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We the Spirits

We the Spirits

by Jason Gardner

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Photographer Jason Gardner travelled across 15 countries to document traditional Carnival in its myriad of manifestations. Seeking out villages and towns where festivals are at their most folkloric or least visited by outsiders, Gardner collaborated with ethnographers and local experts to engage with and understand each festival. A selection of his vast archive of photographs made over a period of 15 years will be published in We the Spirits. Collectively, his images dispel stereotypes of Carnival and illustrate the complex diversity of local customs united by universal themes.

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‘In the middle of the night, or at the break of dawn, these youngsters turn into spirits, wearing the spirits’ clothes and handling their paraphernalia. This gives them authority and power since the spirits are eternal; they never change, defying the passage of time and, at least in principle, even death itself. Spirits are immortal and so become those who are wearing their robes.’  - Giovanni Kezich

Dating from pre-Christian times, called entroido, pust, mas, fasnacht, courir, or Mardi Gras, these winter masquerades are held from January to March in the grey area of the Christian calendar between Christmas and Lent, sometimes referred to as
the ‘fifth season’. At each Carnival, the characters,
traditions, masks and costumes connect participants to their ancestors and allow them to transcend their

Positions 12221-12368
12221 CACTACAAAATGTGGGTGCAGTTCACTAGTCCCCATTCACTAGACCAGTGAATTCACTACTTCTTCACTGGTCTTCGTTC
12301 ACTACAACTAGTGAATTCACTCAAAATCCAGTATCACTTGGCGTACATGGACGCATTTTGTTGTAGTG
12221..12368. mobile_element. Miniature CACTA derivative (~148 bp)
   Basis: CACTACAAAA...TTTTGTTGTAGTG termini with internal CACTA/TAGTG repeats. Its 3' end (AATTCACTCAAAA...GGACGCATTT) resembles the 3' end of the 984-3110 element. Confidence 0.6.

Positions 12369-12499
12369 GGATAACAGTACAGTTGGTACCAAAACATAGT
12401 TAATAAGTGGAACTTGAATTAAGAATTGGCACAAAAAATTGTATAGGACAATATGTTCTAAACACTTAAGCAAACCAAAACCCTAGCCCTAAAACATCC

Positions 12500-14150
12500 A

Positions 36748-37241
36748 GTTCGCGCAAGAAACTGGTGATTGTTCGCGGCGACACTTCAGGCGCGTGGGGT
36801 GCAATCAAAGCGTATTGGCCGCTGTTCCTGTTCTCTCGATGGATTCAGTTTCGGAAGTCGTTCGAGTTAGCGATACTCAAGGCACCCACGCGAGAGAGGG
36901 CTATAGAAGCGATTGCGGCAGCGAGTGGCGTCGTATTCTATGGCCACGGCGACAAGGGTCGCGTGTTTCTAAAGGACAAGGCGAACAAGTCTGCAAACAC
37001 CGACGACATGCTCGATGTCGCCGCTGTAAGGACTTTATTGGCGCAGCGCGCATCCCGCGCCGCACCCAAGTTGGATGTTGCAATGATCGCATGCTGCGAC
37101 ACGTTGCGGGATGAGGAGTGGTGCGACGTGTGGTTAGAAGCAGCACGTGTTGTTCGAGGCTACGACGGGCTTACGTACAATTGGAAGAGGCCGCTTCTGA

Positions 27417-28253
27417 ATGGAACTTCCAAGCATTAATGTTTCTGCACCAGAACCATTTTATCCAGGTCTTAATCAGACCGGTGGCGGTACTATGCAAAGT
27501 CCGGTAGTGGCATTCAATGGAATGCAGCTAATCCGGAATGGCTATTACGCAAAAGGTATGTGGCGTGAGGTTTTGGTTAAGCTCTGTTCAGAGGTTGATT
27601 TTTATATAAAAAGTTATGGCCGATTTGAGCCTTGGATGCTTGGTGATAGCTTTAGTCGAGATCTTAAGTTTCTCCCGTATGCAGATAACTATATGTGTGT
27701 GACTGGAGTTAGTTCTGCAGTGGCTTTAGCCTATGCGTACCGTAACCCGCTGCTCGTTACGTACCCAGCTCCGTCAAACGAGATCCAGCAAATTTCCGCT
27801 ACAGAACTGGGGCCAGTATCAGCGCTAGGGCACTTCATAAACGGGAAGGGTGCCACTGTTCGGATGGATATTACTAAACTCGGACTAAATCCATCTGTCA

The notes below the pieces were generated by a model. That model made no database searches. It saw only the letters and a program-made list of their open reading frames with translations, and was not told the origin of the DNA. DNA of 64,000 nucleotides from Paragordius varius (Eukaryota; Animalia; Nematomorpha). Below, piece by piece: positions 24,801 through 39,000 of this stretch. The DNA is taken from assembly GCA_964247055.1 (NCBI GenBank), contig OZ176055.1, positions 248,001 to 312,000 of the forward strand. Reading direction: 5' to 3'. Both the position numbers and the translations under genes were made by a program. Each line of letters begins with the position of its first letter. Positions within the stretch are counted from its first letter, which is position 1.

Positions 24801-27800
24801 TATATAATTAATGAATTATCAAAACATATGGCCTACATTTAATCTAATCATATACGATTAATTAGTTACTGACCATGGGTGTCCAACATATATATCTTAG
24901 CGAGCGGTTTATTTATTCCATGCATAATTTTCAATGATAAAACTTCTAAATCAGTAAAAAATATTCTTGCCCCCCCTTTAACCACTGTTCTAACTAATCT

daily life. The traditions originated in Europe and spread further afield, where winter masquerades continue with the same spirits, themes, and sequence. The photographs in We the Spirits were made across Austria, Bulgaria, France, Germany, Greece, Guinea-Bissau, Italy, North Macedonia, Poland, Portugal, Slovenia, Spain, Switzerland, Trinidad and the US. Gardner immerses himself in each celebration, photographing characters incostume where he finds them, often recording their testimony and reflections on the ongoing rituals, working as a ‘visual anthropologist’.

‘Winter and spring; barren and fertile; life and death; beauty and ugliness; light and dark; ritual and reality; chaos and order – the annual Carnival is much more
than a party and parade in the streets…. Profound in meaning, it reinforces regional and national identity, marks the cycle of seasons, and provides an
opportunity for the suspension of social norms, the inversion of typical roles. In a time of screens, computers and A.I. simulations, there’s a movement back to the analog and gritty experience of Carnival, back to tradition and to feeling something more primal, animal, and pagan.’  - 
Jason Gardner 

‘Clad in their official robes and paraphernalia—bells, headpieces, sticks of various description—these characters seem to be replete with magic, the magic of the spirits.’ - Giovanni Kezich

A selection of forty photographs from We the Spirits will be on display in the exhibition Costume and
Masquerade: Photographs by Suzanne Jongmans and Jason Gardner
at Stadhaus Ulm from 11 November 2023 – 18 February 2024.

Published December 2023
Essay by Giovanni Kezich
Field Notes and all other text by Jason Gardner
220 x 265 mm portrait
232pp, 127 images
The cover comes in three colours.
A random colour will be allocated to your order.
ISBN 978-1-915423-14-6

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  • Jason Gardner is an American photographer, based in Paris and New York. His first monograph A Flower in the Mouth, focusing on Carnival in Pernambuco, Brazil was published in 2013 (Visual Anthropology Press, USA). Gardner’s ‘We the Spirits’ was selected as a Top 50 portfolio by Photolucida’s Critical Mass in 2022 and has been exhibited in Paris, New York, New Orleans, Toronto, Geneva, Malmesbury (UK), São Paulo, Belgrade, and San Francisco. Gardner’s work has been published in GEO Magazine France, The New York Times, Rolling Stone, Le Parisien,, and New York Magazine.